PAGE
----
Commenced in January 2007
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Edition: International
Paper Count: 59656
Development Programmes Requirements for Managing and Supporting the Ever-Dynamic Job Roles of Middle Managers in Higher Education Institutions: The Espousal Demanded from Human Resources Department; Case Studies of a New University in United Kingdom

Authors: Mohamed Sameer Mughal, Andrew D. Ross, Damian J. Fearon

Abstract:

Background: The fast-paced changing landscape of UK Higher Education Institution (HEIs) is poised by changes and challenges affecting Middle Managers (MM) in their job roles. MM contribute to the success of HEIs by balancing the equilibrium and pass organization strategies from senior staff towards operationalization directives to junior staff. However, this study showcased from the data analyzed during the semi structured interviews; MM job role is becoming more complex due to changes and challenges creating colossal pressures and workloads in day-to-day working. Current development programmes provisions by Human Resources (HR) departments in such HEIs are not feasible, applicable, and matching the true essence and requirements of MM who suggest that programmes offered by HR are too generic to suit their precise needs and require tailor made espousal to work effectively in their pertinent job roles. Methodologies: This study aims to capture demands of MM Development Needs (DN) by means of a conceptual model as conclusive part of the research that is divided into 2 phases. Phase 1 initiated by carrying out 2 pilot interviews with a retired Emeritus status professor and HR programmes development coordinator. Key themes from the pilot and literature review subsidized into formulation of 22 set of questions (Kvale and Brinkmann) in form of interviewing questionnaire during qualitative data collection. Data strategy and collection consisted of purposeful sampling of 12 semi structured interviews (n=12) lasting approximately an hour for all participants. The MM interviewed were at faculty and departmental levels which included; deans (n=2), head of departments (n=4), subject leaders (n=2), and lastly programme leaders (n=4). Participants recruitment was carried out via emails and snowballing technique. The interviews data was transcribed (verbatim) and managed using Computer Assisted Qualitative Data Analysis using Nvivo ver.11 software. Data was meticulously analyzed using Miles and Huberman inductive approach of positivistic style grounded theory, whereby key themes and categories emerged from the rich data collected. The data was precisely coded and classified into case studies (Robert Yin); with a main case study, sub cases (4 classes of MM) and embedded cases (12 individual MMs). Major Findings: An interim conceptual model emerged from analyzing the data with main concepts that included; key performance indicators (KPI’s), HEI effectiveness and outlook, practices, processes and procedures, support mechanisms, student events, rules, regulations and policies, career progression, reporting/accountability, changes and challenges, and lastly skills and attributes. Conclusion: Dynamic elements affecting MM includes; increase in government pressures, student numbers, irrelevant development programmes, bureaucratic structures, transparency and accountability, organization policies, skills sets… can only be confronted by employing structured development programmes originated by HR that are not provided generically. Future Work: Stage 2 (Quantitative method) of the study plans to validate the interim conceptual model externally through fully completed online survey questionnaire (Bram Oppenheim) from external HEIs (n=150). The total sample targeted is 1500 MM. Author contribution focuses on enhancing management theory and narrow the gap between by HR and MM development programme provision.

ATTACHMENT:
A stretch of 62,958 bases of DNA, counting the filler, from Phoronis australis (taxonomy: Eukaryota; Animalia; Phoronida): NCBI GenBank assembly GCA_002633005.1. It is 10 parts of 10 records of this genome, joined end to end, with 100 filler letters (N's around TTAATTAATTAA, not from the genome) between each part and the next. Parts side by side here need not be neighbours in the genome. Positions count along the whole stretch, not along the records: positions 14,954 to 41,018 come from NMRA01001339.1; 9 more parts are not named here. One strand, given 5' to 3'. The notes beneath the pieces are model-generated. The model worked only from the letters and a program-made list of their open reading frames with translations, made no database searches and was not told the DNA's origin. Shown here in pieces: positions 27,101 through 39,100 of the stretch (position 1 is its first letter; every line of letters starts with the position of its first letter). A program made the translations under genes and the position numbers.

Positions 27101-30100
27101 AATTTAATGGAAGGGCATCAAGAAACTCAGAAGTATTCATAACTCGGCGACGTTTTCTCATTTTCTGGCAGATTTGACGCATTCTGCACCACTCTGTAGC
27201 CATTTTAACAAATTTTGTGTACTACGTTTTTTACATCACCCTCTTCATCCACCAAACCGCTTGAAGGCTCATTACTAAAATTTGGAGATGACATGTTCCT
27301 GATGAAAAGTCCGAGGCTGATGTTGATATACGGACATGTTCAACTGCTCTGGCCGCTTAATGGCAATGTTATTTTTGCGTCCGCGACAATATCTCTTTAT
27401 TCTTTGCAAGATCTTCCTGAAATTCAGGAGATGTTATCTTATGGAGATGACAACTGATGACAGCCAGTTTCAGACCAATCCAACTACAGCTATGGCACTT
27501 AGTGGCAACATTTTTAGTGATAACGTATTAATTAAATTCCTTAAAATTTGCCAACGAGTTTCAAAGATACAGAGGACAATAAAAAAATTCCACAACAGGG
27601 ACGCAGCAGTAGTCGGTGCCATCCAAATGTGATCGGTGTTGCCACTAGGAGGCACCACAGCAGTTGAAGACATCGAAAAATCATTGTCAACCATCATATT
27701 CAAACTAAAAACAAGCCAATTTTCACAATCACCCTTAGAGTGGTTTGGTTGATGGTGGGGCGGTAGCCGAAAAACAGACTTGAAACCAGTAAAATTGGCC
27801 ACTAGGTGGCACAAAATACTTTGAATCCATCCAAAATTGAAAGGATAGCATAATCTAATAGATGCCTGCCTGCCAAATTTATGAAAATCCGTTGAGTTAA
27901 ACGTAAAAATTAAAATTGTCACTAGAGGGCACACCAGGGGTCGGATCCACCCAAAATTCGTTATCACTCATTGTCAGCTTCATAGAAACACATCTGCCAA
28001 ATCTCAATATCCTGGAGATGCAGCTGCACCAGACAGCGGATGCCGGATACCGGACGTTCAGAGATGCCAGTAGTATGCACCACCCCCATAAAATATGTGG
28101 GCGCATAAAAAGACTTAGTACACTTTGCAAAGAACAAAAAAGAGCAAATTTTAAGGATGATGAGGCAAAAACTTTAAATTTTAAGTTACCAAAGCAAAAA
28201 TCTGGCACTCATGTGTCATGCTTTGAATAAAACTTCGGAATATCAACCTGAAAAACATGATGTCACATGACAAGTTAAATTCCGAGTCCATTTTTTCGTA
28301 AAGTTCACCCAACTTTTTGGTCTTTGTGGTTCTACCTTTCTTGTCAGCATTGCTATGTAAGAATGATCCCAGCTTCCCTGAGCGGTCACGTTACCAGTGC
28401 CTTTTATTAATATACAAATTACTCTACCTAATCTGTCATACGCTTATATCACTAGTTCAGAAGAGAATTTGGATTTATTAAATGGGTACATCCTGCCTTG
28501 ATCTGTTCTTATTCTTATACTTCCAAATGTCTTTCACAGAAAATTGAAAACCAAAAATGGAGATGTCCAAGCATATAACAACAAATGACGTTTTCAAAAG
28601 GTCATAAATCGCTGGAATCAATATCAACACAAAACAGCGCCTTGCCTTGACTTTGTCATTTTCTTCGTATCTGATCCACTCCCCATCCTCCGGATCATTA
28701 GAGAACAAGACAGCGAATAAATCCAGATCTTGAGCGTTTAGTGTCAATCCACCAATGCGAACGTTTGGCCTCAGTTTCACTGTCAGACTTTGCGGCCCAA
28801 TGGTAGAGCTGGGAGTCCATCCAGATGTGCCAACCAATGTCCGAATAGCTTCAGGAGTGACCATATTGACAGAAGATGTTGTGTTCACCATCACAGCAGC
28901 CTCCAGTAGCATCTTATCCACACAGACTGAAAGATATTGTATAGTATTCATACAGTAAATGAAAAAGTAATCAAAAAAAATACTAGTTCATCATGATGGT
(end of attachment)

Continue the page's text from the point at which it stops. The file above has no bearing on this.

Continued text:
Keywords: higher education institutions (HEIs), development needs (DN), human resources (HR), middle managers (MM)

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